The second problem in Teal, is that he is blinded by Victorian recreational hand spinning and does not see the older professional traditions of hand spinning.  Moreover, he does not look at professional textile engineering references, such as Priestman.

On page 95, he provides Fig. 78,  a drawing of  yarn passing through a Saxony spindle purporting to show how twist is inserted. However, in reality, twist will be inserted on one side of the orifice and removed on the other side of the orifice so that the flyer inserts no net twist.  Twist is inserted into the yarn by the rotation of the bobbin - to which the yarn is attached.  It is that rotation of the attached end of the yarn that inserts the twist that makes the yarn.  My point is that Teal never worked out how a flyer/bobbin assembly spinning wheel actually  works.

Granted that when he wrote that, the Big Blue Book had not yet been published, but there are many older references that do get it correct, and if he was looking at Leo's note books, he should have seen other references that do get it correct.

As a result, all of his twist and take-up math is nonsense, because he neglects the concept of yarn lock and twist accumulation during yarn lock.  He misses the point that most of the time while spinning on his wheel setups, the flyer and the bobbin rotate together, and no wind on occurs. Then, with his very high DRS setups, wind-on occurs rapidly, thereby trapping the previously accumulated twist. That whole discussion in Chapter 7 is not useful. It is an intellectual briar patch, without the rewards of fruit or flowers.

He did not understand DRS.  He did not do the grist/twist math.  He  wants the bobbin whorl much smaller than the flyer/spindle whorl - in my terms, he want a very large DRS (e.g., ~1.6).  Certainly that will ensure fast take-up, but it also ensures continuous slippage that will slow the wheel down and reduce self regulation.  For example Fig. 86 is a Shadowgram that he says ,"will produce over twisted yarn on an empty bobbin and that the two diameters on the spindle whorl are so close as to be pointless."  In fact, it looks remarkably similar to the ratios of the flyer/bobbin assembly that I used to spin 16,000 yards of fine worsted wool warp last fall.  It worked very well.  He did not understand the design of that flyer/bobbin assembly.  It is worth noting that the flyer in Fig. 86 that he does not like is from an old wool wheel, while the flyer in Fig 87 that he likes is from an old flax wheel.  I expect that the wheel in Fig 86 would be very well suited for spinning worsted singles in the 7s to 8s range.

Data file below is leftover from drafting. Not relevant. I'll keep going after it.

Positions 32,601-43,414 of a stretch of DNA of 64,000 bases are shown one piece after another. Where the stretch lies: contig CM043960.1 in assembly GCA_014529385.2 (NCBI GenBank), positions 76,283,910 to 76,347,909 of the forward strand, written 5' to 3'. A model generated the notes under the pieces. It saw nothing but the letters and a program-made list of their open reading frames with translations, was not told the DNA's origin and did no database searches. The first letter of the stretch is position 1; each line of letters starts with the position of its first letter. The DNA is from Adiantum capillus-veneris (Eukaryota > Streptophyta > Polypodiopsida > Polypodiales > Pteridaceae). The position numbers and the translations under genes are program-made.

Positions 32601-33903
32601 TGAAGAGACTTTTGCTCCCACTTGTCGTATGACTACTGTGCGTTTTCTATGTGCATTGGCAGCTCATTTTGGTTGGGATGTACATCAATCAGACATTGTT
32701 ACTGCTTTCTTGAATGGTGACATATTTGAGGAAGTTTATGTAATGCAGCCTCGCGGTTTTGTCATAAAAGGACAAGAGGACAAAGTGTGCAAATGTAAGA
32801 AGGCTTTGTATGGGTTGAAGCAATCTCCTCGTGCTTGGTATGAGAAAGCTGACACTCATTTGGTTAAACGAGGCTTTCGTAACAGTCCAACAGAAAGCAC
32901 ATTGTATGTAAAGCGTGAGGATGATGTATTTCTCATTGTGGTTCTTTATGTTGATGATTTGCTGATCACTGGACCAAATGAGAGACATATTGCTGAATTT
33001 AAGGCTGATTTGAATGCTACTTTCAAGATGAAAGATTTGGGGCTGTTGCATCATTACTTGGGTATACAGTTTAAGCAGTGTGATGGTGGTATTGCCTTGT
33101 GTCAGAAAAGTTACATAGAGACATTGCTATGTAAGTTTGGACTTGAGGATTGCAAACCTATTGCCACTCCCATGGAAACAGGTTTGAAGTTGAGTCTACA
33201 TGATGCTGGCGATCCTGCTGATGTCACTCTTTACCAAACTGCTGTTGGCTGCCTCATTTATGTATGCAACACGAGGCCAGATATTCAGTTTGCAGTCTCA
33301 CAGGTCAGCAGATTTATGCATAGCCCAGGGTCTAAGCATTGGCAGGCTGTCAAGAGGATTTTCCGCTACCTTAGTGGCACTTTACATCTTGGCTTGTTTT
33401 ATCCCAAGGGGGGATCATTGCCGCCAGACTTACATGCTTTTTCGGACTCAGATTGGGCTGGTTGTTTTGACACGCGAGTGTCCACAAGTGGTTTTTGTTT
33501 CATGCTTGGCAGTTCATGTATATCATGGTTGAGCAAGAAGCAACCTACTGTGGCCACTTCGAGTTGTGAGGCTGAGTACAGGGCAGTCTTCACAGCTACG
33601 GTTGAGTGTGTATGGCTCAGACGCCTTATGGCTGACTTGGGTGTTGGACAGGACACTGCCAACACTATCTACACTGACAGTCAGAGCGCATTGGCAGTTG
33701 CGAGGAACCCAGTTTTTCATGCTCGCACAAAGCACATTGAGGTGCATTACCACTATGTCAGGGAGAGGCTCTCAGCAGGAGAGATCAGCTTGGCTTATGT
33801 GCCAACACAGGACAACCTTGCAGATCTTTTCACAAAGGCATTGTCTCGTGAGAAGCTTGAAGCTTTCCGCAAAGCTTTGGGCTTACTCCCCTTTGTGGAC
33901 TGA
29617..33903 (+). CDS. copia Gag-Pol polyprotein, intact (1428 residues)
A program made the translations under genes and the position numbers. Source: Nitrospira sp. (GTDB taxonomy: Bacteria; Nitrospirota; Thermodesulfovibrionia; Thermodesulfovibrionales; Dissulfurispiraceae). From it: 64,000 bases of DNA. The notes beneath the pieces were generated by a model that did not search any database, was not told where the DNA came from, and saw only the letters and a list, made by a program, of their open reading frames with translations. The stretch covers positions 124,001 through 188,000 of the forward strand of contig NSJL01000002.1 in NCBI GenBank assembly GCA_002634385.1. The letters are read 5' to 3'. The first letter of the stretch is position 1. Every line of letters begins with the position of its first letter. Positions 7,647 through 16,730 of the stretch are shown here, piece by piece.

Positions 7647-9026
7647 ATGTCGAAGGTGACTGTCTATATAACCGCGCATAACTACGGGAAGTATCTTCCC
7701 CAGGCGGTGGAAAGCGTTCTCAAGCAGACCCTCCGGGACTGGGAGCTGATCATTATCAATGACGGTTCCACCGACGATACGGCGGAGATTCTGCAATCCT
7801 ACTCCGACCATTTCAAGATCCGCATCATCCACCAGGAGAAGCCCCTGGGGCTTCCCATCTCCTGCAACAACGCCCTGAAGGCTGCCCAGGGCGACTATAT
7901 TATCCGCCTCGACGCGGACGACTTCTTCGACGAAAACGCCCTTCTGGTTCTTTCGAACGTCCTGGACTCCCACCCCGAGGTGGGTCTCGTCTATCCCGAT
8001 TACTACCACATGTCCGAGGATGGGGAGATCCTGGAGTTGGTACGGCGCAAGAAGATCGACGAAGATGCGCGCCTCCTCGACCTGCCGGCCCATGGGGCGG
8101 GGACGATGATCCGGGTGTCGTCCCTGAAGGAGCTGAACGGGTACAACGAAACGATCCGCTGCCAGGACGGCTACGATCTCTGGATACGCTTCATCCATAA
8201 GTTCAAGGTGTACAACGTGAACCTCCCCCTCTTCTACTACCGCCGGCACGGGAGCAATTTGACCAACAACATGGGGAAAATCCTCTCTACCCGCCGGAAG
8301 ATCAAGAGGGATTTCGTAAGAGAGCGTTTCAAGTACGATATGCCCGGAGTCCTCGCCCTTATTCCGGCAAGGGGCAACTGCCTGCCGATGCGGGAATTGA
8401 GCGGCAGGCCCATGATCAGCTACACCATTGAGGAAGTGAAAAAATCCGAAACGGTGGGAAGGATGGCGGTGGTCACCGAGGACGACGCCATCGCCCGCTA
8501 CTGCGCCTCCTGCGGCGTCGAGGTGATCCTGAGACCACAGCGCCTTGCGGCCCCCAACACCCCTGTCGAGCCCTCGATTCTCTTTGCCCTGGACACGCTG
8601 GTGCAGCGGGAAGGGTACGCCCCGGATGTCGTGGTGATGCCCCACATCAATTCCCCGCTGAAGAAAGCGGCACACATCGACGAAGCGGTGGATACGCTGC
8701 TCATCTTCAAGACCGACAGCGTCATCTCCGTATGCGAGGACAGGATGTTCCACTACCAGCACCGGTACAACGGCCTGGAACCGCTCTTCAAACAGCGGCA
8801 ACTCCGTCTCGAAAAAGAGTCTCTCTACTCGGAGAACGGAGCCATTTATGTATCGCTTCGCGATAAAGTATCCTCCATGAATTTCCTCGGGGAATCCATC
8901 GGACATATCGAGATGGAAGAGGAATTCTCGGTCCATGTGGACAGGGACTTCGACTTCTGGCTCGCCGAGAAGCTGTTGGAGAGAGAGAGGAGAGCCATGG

However, I would strongly agree with his comment on pg 113 that, "no one wheel of fixed ratio can cope with and infinitely variable range of fibers and yarns, but that it is a relatively easy matter, once you know the twist requirements of your yarns to have another whorl made so that your wheel is able to produce those you require most of with the minimum effort."  That is a sentiment with plenty clauses that comes out of the fight with another verb in its teeth. However, he is correct - whorls are cheap.

In the additional material (Chapter 11)  entitled,  25 Years On , he has drunk the Kool-Aid, and bought a modern, mass produced, scotch tension spinning wheel.  It is a good wheel for a teacher, because that is the kind of wheel many students have.  However, it is not particularly fast and it is not particularly suited to spinning fine. And, while in the early days, he makes a big deal of consistency and excellence in hand spinning, a ST spinning wheel will not produce near the consistency of a DRS controlled wheel.  I am not saying that DRS is the only way to produce consistency, I am saying that it helps.